My Journey into Becoming a Newly Qualified Paramedic (Part 2) - NQP Trust Induction Week 1

Here is my story documenting from my last submission of my degree into becoming a baby paramedic. This series will include getting my degree, trust and local area inductions, driver training and more! It has been covid-fied (as expected) but not too much has changed, as the ambulance service has had to keep running pretty much the same throughout the pandemic.

Accommodation Logistics

On the 18th September the trust contacted me to tell me they were happy to take me on the induction even though I did not have my ratified results. This gave me approximately four hours to sort accommodation before the already-hard-to-get-hold-of recruitment staff went home for the weekend. Fortunately I managed to find a couple of people who I knew who were also on the course (thank you group chats!) and we all agreed to stay in the same Premier Inn which was approx 10 mins drive from the training centre. We were given three options for accommodation and travel (this will vary trust to trust but will likely have a similar principle):

- Payment of a certain amount per mile for distances travelled past your base station (everyone gets this)

- If staying over an hour away, the trust would allow us either to book with a company they already have links with and payment would be sorted between the trust and the accommodation 


- If staying over an hour away the trust would allow us to book our own accommodation and would reimburse up to £55 per night. This is an expensive move however the trust specific accommodation was lacking in that area and it was easier to book (nicer) accommodation online with little notice. As it was during covid the room prices were cheaper. I also booked on my credit card so I was actually reimbursed by the trust in my first payslip before the money was due to be paid on my credit card. This gave me the added bonus of Tesco Clubcard points too (silver lining and all that lol).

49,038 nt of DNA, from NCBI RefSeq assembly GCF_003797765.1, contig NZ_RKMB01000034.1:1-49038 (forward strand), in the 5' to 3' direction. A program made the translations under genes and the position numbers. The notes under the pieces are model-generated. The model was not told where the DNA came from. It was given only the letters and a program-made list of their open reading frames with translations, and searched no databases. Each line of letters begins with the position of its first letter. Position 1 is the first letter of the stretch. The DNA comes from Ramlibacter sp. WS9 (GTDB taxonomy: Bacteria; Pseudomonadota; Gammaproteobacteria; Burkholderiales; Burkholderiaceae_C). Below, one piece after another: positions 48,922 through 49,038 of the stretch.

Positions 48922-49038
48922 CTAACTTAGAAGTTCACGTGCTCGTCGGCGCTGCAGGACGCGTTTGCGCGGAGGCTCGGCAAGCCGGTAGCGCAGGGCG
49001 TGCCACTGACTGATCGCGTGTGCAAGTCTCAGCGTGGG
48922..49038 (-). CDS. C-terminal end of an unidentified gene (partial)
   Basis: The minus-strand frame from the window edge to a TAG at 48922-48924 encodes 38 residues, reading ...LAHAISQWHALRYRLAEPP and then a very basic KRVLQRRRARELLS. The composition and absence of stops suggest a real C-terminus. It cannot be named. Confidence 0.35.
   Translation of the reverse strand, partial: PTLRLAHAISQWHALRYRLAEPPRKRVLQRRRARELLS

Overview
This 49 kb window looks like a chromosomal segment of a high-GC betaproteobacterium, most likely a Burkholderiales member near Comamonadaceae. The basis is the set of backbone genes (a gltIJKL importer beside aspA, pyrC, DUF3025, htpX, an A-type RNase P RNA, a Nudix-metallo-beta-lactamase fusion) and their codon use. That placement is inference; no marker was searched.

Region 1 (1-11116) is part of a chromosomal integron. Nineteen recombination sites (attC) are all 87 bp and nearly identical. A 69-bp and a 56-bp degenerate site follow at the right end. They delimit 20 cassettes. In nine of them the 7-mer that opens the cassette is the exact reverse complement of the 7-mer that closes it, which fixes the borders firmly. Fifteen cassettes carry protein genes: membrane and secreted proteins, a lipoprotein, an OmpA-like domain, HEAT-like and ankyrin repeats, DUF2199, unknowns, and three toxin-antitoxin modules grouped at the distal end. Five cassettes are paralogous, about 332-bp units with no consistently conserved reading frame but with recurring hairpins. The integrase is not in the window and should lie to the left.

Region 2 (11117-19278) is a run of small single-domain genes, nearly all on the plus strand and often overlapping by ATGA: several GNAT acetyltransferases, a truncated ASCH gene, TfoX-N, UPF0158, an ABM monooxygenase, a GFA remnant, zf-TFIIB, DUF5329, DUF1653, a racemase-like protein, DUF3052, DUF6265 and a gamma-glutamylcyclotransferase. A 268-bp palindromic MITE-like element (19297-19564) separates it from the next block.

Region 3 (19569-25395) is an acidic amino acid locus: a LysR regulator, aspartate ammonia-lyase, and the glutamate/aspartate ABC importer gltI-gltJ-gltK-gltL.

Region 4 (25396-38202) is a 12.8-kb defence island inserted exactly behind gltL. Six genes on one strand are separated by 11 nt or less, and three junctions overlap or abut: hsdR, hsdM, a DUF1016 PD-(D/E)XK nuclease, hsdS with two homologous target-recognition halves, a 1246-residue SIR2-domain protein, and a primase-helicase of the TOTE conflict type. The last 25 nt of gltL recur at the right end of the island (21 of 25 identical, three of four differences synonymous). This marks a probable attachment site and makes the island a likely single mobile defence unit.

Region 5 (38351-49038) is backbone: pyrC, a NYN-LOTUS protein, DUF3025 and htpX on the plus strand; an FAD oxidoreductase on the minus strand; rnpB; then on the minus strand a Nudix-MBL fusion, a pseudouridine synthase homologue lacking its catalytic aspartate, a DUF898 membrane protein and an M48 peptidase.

I was able to claim for mileage and I also booked my own hotel which was reimbursed. £55 a night does not sound like much, however if you speak to the hotel they may do you a discounted business rate especially as you are often staying for a week or longer. Always contact the hotel in this instance and see if they will give you a discount, and state your budget. Also try and get them to include breakfast for free as this will save you using up other expenses allowed. If they cannot cater to your budget (and often they will as most hotels are never full every weekday), contact the next hotel. Often smaller hotels may be able to cater better for discounts (and it is always best to try and support smaller businesses especially during covid).

We were also reimbursed for food if we had to book accommodation, up to £20 per day. This only includes food and soft drinks, they will not let you claim for other bits like bags for life, toiletries and alcoholic bevs. £20 seems like quite a lot but if eating out every night this actually does not give you much room for lunch or snacks. Consider buying bulk items for lunch (eg multipack of crisps, fruit, snack bars) and then buying a sandwich to try and keep these costs low. Then you can enjoy your dinner without going over your reimbursement budget!